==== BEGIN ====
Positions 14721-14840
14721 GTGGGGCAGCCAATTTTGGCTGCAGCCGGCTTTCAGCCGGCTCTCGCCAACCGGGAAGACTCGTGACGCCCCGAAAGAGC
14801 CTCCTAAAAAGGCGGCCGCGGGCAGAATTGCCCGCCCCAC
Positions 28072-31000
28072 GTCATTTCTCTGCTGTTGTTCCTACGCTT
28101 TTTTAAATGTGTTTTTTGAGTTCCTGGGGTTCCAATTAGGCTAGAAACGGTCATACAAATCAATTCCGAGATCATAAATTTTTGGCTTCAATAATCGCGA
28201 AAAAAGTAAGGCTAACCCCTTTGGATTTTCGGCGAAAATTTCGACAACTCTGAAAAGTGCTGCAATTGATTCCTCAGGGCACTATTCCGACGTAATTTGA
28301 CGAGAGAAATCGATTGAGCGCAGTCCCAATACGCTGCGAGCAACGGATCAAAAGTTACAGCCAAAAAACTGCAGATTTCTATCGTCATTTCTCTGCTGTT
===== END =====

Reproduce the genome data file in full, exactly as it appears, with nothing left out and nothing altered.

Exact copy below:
Positions 14721-14840
14721 GTGGGGCAGCCAATTTTGGCTGCAGCCGGCTTTCAGCCGGCTCTCGCCAACCGGGAAGACTCGTGACGCCCCGAAAGAGC
14801 CTCCTAAAAAGGCGGCCGCGGGCAGAATTGCCCGCCCCAC
Positions 28072-31000
28072 GTCATTTCTCTGCTGTTGTTCCTACGCTT
28101 TTTTAAATGTGTTTTTTGAGTTCCTGGGGTTCCAATTAGGCTAGAAACGGTCATACAAATCAATTCCGAGATCATAAATTTTTGGCTTCAATAATCGCGA
28201 AAAAAGTAAGGCTAACCCCTTTGGATTTTCGGCGAAAATTTCGACAACTCTGAAAAGTGCTGCAATTGATTCCTCAGGGCACTATTCCGACGTAATTTGA
28301 CGAGAGAAATCGATTGAGCGCAGTCCCAATACGCTGCGAGCAACGGATCAAAAGTTACAGCCAAAAAACTGCAGATTTCTATCGTCATTTCTCTGCTGTT